The Independent Voice of Southern Methodist University Since 1915

The Daily Campus

The Daily Campus

The Independent Voice of Southern Methodist University Since 1915

The Daily Campus

The Independent Voice of Southern Methodist University Since 1915

The Daily Campus

The 101 most dangerous academics in Iran

 The 101 most dangerous academics in Iran
The 101 most dangerous academics in Iran

It seems that Iran’s president, Mahmoud Ahmadinejad, is taking David Horowitz’s line of reasoning a bit too far. This week he called for the removal of all secular and liberal professors and teachers from Iran’s universities and schools. This new plan is part of Ahmadinejad’s goal of taking Iran back to where it was during the reign of Ayatollah Khomeini in the 1980s.

While he claims that the students protested having secular and liberal professors and teachers in Iran’s schools and that people elected him to make Iran more Islamic, Ahmadinejad’s call for removal is a step in the wrong direction. Iran has changed a lot since Khomeini’s time. It has become more “modern,” or really, Westernized. While Iran has held on to its culture and religion, new ideas have permeated its borders-ideas like free speech. Just because a teacher is not devoutly Islamic and completely supporting of Ahmadinejad does not mean they should be removed from their position.

Growing up here in the United States, this is a hard concept to grasp. Religious and political beliefs aren’t something that typically come into play in the public school’s classroom. From time to time someone will do or say something that the school will disagree with and might be fired, but that person either sues to get his job back, or gets an offer from another school or another district. Government demands for those who don’t believe in a religion enough and don’t support the government enough be removed from their teaching position in public schools would never work in the states. The suggestion would be ridiculed and the government official who suggested it would either give a serious apology, step down, or both.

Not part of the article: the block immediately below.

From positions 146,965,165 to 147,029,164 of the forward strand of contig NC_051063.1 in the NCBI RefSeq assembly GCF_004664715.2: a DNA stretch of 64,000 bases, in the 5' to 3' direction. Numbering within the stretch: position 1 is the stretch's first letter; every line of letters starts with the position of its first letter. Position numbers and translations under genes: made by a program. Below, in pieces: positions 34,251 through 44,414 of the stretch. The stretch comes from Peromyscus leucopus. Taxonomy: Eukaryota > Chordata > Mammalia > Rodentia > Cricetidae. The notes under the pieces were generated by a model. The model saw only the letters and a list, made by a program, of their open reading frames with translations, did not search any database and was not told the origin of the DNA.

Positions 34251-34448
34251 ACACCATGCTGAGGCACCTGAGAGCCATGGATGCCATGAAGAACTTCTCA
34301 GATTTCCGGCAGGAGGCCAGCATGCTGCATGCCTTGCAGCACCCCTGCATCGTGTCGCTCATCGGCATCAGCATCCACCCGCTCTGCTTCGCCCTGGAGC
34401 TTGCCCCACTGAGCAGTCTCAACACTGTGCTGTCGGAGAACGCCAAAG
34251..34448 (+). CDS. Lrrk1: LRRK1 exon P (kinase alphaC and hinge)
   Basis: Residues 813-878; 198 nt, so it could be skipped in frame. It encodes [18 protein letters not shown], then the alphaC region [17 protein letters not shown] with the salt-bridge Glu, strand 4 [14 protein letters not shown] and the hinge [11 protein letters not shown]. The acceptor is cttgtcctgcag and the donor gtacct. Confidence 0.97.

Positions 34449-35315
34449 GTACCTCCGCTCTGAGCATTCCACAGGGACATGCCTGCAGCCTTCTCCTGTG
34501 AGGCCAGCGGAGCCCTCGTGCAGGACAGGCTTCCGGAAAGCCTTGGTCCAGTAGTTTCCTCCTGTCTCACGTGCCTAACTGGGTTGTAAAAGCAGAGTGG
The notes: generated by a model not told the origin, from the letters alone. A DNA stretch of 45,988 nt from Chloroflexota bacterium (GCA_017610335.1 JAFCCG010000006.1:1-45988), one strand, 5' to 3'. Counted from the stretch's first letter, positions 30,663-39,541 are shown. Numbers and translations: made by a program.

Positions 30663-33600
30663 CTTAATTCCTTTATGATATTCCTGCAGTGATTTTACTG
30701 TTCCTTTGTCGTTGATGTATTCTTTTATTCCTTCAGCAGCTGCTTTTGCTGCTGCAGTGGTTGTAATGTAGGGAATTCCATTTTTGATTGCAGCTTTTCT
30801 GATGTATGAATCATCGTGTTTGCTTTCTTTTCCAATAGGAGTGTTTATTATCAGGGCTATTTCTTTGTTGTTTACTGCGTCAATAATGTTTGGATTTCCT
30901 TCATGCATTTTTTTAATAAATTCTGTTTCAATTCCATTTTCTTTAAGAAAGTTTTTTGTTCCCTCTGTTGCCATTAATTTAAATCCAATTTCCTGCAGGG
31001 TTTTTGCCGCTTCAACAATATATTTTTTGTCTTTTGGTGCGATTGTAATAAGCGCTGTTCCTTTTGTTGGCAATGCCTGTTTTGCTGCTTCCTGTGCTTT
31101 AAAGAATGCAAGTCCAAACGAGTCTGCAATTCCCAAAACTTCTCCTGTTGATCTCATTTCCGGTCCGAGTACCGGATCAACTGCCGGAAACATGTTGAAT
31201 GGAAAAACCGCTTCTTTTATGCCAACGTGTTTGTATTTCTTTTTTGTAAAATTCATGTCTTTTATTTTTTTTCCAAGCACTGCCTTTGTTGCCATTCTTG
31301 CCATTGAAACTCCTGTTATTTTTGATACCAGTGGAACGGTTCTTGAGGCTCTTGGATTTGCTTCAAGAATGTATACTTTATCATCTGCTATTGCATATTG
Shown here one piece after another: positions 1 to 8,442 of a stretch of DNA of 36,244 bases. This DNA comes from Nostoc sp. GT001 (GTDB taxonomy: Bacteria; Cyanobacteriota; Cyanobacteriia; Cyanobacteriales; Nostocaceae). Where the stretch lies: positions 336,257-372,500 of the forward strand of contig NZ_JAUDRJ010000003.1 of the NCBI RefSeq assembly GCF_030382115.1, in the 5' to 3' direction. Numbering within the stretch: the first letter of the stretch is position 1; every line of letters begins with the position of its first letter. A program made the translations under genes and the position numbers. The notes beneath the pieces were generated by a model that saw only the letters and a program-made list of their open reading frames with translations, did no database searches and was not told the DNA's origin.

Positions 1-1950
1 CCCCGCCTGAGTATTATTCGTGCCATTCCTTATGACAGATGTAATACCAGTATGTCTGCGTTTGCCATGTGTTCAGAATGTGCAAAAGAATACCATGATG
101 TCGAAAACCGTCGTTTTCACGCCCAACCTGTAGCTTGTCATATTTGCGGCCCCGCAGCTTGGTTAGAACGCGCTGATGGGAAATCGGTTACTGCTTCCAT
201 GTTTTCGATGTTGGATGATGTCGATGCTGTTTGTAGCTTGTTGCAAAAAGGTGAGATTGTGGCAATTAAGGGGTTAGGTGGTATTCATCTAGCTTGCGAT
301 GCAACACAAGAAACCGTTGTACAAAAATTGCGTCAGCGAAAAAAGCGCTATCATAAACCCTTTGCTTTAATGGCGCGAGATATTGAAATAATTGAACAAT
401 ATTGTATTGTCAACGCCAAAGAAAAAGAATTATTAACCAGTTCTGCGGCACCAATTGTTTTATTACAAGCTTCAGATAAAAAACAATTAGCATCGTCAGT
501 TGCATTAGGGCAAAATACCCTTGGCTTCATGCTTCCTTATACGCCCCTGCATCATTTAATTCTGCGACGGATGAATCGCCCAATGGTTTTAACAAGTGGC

This is, however, something that is trying to be done here in the United States-not through government order but through the marketplace of ideas. People like David Horowitz, who recently wrote “The Professors,” claim to want to purge schools and universities of all political bias. However, the hundred and one “most dangerous academics in America” listed by Horowitz are all liberal professors, and on less than ten of the professors does Horowitz comment on their behavior inside the classroom. It is ridiculous to assume that there is never any conservative bias in the classroom, and ridiculous and a violation of free speech to expect professors and teachers, along with everyone else, not to express their own opinions whether they be liberal or conservative, secular or non-secular, outside of the classroom.

The rest of the world needs to make it clear to Iran that the removal of professors and teachers with opposing views is not acceptable. Countries should offer those who lose their jobs because of this in Iran a position in their country, or at least the chance to move to a country where they will have the opportunity to gain another teaching position. Europe, the United States, and other nations that value free speech should allow those who do not believe in the direction Iran is going to immigrate to their countries, as well as have discussions with Iran not only about their nuclear ambition, but about the violation of rights for which Ahmadinejad is calling. If Russia wants to stick to their stubborn position against sanctions on Iran due to their nuclear program, perhaps they will change their mind when it comes to human right violations.

About the writer:Katy Rowe is an English and Anthropology double major and political science minor. She can be reached at [email protected].

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